Because of his parents’ sins, Kang-bae lacked a father figure for generations, yet his spirit was kind and hard-working. Manager Gwi immediately recognizes this and takes Kang-bae under his wing. It was so endearing to watch them quickly begin to rely on each other. Manager Gwi’s love for Kang-bae was undeniable, and Kang-bae thrived under his care, like true father and son. They just loved to have fun with each other, which is maybe the most important thing of all.
Mystic Pop-up Bar
In the finale of this story, Manager Gwi is barely given time to process that Kang-bae is in fact his son before he decides, without hesitation, to sacrifice it all for him. This father and son were unknowingly waiting for each other throughout many lifetimes, and in a way, Manager Gwi was relieved and thankful to finally be able to express his remorse for what happened in their past and resolve his regrets. To quote Manager Gwi: “If I couldn’t protect you, the truth wouldn’t matter at all.”
Mystic Pop-Up Bar demonstrated that the beautiful emotional connection between a father and his child is cultivated by the guarantee that they will never be alone in the world as long as they have each other.
2020 marked the year when my father and I decided to begin healing our relationship. I get my stubbornness from my father, so it wasn’t easy at all to destroy my pride and frustration — but these dramas gifted me with a perspective of respect and gratitude.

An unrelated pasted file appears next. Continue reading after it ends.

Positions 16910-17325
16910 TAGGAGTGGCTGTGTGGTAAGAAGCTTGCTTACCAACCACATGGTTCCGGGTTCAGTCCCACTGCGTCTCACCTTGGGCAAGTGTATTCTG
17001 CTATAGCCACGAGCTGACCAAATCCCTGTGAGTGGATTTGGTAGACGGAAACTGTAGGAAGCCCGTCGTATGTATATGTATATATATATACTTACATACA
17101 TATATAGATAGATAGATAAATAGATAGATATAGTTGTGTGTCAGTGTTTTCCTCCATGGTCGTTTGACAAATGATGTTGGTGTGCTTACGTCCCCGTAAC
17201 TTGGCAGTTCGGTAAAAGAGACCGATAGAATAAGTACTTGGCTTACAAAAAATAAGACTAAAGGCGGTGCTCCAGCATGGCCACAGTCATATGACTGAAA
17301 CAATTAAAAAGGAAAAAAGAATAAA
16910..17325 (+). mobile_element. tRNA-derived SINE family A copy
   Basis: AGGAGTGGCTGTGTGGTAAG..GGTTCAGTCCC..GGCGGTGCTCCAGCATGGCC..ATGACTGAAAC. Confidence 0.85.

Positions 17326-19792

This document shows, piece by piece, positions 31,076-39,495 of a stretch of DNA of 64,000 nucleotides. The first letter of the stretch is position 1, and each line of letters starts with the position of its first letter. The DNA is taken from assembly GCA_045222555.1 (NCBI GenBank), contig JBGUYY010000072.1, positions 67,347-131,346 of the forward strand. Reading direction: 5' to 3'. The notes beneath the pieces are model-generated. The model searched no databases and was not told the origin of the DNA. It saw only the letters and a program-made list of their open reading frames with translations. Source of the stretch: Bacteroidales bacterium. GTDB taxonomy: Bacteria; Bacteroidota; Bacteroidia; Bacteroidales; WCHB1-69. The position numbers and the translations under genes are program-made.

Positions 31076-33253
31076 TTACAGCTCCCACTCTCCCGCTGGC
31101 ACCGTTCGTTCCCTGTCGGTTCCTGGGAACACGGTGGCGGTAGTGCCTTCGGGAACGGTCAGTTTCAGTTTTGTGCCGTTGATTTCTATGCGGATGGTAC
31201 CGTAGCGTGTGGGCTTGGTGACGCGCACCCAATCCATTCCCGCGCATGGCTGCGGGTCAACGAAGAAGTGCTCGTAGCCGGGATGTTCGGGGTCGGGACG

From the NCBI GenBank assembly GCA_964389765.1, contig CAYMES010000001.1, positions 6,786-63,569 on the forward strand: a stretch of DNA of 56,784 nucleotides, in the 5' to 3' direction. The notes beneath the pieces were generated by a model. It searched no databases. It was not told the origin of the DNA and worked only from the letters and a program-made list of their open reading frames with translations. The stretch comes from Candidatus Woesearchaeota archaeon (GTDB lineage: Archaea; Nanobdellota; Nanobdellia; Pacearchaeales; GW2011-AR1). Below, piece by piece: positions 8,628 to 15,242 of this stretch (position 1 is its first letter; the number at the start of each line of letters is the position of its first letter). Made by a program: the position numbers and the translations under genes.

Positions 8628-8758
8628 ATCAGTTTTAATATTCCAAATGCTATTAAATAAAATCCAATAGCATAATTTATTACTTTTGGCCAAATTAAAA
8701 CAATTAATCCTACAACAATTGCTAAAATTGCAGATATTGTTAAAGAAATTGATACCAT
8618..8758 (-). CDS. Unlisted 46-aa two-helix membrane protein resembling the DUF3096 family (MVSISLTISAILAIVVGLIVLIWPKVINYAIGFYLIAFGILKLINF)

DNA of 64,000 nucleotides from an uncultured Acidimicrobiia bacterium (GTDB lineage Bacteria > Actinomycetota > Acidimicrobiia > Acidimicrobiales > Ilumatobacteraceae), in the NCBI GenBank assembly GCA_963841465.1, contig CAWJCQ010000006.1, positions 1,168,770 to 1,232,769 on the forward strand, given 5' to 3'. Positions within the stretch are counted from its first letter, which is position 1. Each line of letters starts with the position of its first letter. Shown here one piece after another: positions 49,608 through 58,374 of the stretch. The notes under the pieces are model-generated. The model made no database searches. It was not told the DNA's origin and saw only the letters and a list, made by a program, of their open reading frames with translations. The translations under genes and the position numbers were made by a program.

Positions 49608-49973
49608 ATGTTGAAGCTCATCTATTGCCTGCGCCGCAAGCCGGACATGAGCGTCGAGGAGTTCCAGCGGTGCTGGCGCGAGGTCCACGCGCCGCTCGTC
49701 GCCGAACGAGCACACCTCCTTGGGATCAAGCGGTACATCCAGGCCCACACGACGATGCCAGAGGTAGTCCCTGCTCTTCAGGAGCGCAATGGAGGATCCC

These stories so masterfully exhibited the truth that a father’s choice to put everything aside for familial love is truly transformative. I hope that as I inch closer to “real adulthood,” and my time left with my father decreases, I will continuously seek out countless reasons to celebrate being my father’s daughter.
- [2020 Year in Review] Beanie Polls 2020
- [2020 Year in Review] Of tiger moths and civil servants
- [2020 Year in Review] Highlights in dark times
- [2020 Year in Review] Manifesting my 2020 sentiments
- [2020 Year in Review] K-drama comfort in COVID times
- [2020 Year in Review] Life-affirming drama themes
- [2020 Year in Review] My 2020 dramas as comfort food
- [2020 Year in Review] Mini reviews from my 2020 drama list
- [Theme of the Month] Share your year in dramas